He also cites a previous home game with Fulham among his favourites column, the time Dave Edwards struck late on to put Wolves 4-3 in front.
Only for the Cottagers to immediately go down the other end of the pitch and equalise. Such is life as a Wolves supporter!
For Aden, he has twice been a mascot, both ending in a 1-1 draw, at home to Derby under Stale Solbakken and away to QPR under Jackett.
“In that QPR game we had to come out of the exit and walk around to join the away fans after the start of the game,” he recalls.
“By the time we got there QPR had scored, so all the feelings of meeting the players and walking onto the pitch evaporated pretty quickly!”
His early favourite players were Kevin Doyle and Matt Jarvis, then Bakary Sako and Nouha Dicko, and now, Neves.
And a favourite game? The FA Cup quarter final win against Manchester United at Molineux.
Studying in Manchester has seen Aden join up with fellow Wolves fans stationed in the city to try and get to away games where possible, as well as still heading down to Molineux to meet Dad and take their seats in the Steve Bull Stand.
“Only now we have to get on separate trains at the end of the game with me heading South and Aden to London,” says Alex.
Wolves have, however, given the Lowes so many years of that classic father-and-son experience of sharing so many mixed emotions and results, but always a common bond in the love of the gold and black.
“It’s been such a great way to spend so much time together,” says Alex.
“Aden literally became obsessed with Wolves, like Nick Hornby in Fever Pitch, and all his life was seen through the prism of how the team were doing.
“We’d spend all the train journey back to Watford locked in discussions about the game, and we used to love doing the quiz that was in the match programme.
“The one thing I would say is that I know absolutely nothing about tactics, despite having been watching games for nearly 50 years.
“I am mainly interested in the drama and theatre of it all, the heroes and villains, the goalmouth scrambles.
“I am not so bothered about what formation a team is playing, who is playing in the hole, who has been caught out of position.
“I just don’t think you can beat football for a day out – the colour, the atmosphere, the noise, the smells.
“And obviously, a Wolves' win as well!”
It is amazing what has unfolded from sticking a newspaper cutting of a photograph on the fridge door.
Alex’s wife Ayan and daughter Georgia – herself an aspiring singer and actress who has starred in American Netflix series The Alienist – have also both been to games, though not in the same volume!
“I think Mum always encouraged us because it was something good for me and Dad to get involved in,” says Aden.
“I always kept myself to myself for a long time when I was younger, so this was something great we have been able to do together.
“Looking back, I probably could have been a bit less stubborn, and gone to QPR or another team closer to home, but as soon as I saw that picture then Wolves it was!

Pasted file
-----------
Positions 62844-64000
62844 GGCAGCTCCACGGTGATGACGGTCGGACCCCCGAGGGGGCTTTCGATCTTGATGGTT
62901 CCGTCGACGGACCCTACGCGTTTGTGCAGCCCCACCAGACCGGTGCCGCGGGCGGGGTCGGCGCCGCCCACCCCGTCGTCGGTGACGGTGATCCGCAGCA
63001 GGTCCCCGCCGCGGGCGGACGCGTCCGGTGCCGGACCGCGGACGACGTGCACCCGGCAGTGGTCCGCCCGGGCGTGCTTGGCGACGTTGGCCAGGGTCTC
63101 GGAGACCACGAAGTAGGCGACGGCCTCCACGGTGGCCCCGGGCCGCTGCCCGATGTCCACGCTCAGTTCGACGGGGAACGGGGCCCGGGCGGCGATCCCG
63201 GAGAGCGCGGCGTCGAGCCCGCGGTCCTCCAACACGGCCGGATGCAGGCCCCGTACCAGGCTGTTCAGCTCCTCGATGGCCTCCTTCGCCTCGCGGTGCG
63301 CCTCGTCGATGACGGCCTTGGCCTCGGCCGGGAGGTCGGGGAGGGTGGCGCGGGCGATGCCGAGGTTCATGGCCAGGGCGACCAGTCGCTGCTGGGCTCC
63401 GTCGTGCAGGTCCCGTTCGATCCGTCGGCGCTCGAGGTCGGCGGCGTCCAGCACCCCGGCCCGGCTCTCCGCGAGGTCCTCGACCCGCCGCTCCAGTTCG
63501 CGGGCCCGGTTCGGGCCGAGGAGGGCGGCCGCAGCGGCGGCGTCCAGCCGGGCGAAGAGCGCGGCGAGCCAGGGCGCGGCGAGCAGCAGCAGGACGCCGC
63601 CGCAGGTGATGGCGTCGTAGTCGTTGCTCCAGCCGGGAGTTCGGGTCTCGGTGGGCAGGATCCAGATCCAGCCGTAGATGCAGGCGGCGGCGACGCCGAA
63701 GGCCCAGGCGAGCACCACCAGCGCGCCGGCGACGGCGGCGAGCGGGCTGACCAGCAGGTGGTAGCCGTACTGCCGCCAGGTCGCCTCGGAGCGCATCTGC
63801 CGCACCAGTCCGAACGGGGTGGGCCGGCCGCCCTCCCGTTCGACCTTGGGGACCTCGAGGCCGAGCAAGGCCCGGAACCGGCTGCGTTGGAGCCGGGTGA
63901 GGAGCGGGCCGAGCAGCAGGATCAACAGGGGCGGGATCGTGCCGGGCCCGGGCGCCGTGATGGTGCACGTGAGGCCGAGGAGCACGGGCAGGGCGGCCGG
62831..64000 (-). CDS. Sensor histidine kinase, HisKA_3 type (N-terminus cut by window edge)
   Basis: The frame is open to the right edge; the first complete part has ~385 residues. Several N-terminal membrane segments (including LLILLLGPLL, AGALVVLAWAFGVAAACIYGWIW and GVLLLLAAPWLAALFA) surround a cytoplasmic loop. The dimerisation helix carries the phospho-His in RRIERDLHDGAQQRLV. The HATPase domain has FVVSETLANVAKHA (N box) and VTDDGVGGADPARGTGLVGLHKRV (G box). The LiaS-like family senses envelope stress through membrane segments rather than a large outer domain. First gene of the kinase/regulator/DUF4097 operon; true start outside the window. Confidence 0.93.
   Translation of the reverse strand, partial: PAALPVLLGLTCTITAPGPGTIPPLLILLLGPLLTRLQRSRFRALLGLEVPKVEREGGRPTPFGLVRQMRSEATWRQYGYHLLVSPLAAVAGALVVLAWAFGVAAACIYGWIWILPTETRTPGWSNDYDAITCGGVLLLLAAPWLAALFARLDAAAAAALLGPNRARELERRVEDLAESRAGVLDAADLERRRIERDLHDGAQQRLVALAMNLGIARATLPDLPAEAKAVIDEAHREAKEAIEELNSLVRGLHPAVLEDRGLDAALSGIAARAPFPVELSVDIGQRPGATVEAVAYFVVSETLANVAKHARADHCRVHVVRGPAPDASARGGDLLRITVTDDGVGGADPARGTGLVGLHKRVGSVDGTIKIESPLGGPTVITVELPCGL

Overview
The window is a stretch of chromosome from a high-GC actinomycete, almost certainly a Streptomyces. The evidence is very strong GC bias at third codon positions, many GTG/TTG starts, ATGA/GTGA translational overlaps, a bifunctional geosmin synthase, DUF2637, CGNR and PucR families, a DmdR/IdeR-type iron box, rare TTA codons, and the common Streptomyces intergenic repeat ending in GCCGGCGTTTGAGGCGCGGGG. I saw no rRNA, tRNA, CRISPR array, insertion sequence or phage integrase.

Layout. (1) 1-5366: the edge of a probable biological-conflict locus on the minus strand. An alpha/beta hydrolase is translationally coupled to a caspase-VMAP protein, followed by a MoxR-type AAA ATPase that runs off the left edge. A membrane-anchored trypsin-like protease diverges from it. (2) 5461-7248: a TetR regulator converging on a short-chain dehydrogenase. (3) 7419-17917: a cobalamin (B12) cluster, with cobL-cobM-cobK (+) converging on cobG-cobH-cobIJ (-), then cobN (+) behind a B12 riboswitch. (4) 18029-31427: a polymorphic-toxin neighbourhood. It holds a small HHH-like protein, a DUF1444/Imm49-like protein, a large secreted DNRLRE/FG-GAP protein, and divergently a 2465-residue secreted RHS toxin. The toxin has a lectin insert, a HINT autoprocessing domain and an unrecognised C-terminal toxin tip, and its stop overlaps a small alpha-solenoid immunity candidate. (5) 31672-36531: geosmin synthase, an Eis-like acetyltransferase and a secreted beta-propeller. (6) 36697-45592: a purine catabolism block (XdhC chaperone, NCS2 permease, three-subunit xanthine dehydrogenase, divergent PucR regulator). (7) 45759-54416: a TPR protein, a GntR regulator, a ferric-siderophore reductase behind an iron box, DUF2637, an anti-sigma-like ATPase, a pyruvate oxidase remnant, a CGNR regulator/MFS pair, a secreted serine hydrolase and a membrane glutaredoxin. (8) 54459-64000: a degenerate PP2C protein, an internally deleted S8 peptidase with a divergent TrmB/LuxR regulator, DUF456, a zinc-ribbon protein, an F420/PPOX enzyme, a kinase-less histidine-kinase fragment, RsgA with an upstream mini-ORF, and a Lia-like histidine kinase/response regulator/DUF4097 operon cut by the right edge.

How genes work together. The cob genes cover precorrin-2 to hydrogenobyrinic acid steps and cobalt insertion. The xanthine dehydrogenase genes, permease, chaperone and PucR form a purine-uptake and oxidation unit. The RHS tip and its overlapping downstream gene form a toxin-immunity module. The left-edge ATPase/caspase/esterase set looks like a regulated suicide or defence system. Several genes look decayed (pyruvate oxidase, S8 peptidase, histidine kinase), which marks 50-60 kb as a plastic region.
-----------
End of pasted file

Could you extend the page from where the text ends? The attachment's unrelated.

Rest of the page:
“And I always loved supporting the underdog, which is what Wolves were in the Premier League at the time.
“It’s been great though, especially the last few years - apart from the lockdown season - and there is no better feeling than supporting your team through the ups and downs with all the other fans.
“I agree that it’s quite a strange story, and sometimes when I’m on a night out and people ask why I support Wolves it is far easier to just say we’ve got family in Wolverhampton or something like that.
“But I’m delighted to have picked out Wolves from that photo all those years ago and had so much enjoyment as a result.”
Talking of enjoyment, to those unfamiliar with Clinton’s seemingly unique and unparalleled talents to see into the future, it should perhaps be pointed out that his existence is more for entertainment value than any bona fide track record or qualification in clairvoyancy.
Put simply, he may not get everything right.
That said, he has been kind enough to offer his thoughts on what may happen at Molineux on Saturday, and whether Wolves can get their season up and running against Fulham following defeat at Leeds.
“I’m channeling the spirit of ‘Pickles’, the famous black and white dog who found the World Cup in a bush in 1966,” says Clinton.
“He’s speaking in doggie language, telling me….hold on….’Wolves will go on a cup run’.
“He says: ‘Forget the league.’ Which is all very interesting until you remember he’s just a dog who died when football was so easy even YOU could get a game, Paul, so God knows what he knows!
“Frankly, apart from one lucky break finding the Jules Rimet, he’s achieved very little else.
“Now he’s saying we’ll beat Fulham 1-0, but I wouldn’t stake my ‘acca’ on his canine nonsense, to be honest.
“Don’t shoot the messenger - I’m only tellin’ you what Pickles is tellin’ me!”
So, there you go. Pickles has ‘spoken’. And Clinton, after such a miserable start to his Wolves-supporting existence many years ago, will be hoping the canine spirits are absolutely bang on with this one.